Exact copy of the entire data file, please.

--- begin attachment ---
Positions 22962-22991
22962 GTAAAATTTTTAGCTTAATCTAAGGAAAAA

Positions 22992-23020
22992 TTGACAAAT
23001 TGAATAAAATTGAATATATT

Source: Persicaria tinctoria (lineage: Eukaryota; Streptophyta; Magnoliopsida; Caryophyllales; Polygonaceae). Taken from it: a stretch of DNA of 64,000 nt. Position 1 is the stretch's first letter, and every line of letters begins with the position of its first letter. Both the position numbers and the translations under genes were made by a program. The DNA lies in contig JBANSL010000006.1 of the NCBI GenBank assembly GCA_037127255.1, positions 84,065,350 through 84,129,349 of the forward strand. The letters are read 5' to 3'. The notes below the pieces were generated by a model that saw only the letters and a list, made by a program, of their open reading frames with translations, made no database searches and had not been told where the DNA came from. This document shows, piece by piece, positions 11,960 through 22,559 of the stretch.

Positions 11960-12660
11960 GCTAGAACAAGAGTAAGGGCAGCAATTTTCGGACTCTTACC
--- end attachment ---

Positions 22962-22991
22962 GTAAAATTTTTAGCTTAATCTAAGGAAAAA

Positions 22992-23020
22992 TTGACAAAT
23001 TGAATAAAATTGAATATATT

Source: Persicaria tinctoria (lineage: Eukaryota; Streptophyta; Magnoliopsida; Caryophyllales; Polygonaceae). Taken from it: a stretch of DNA of 64,000 nt. Position 1 is the stretch's first letter, and every line of letters begins with the position of its first letter. Both the position numbers and the translations under genes were made by a program. The DNA lies in contig JBANSL010000006.1 of the NCBI GenBank assembly GCA_037127255.1, positions 84,065,350 through 84,129,349 of the forward strand. The letters are read 5' to 3'. The notes below the pieces were generated by a model that saw only the letters and a list, made by a program, of their open reading frames with translations, made no database searches and had not been told where the DNA came from. This document shows, piece by piece, positions 11,960 through 22,559 of the stretch.

Positions 11960-12660
11960 GCTAGAACAAGAGTAAGGGCAGCAATTTTCGGACTCTTACC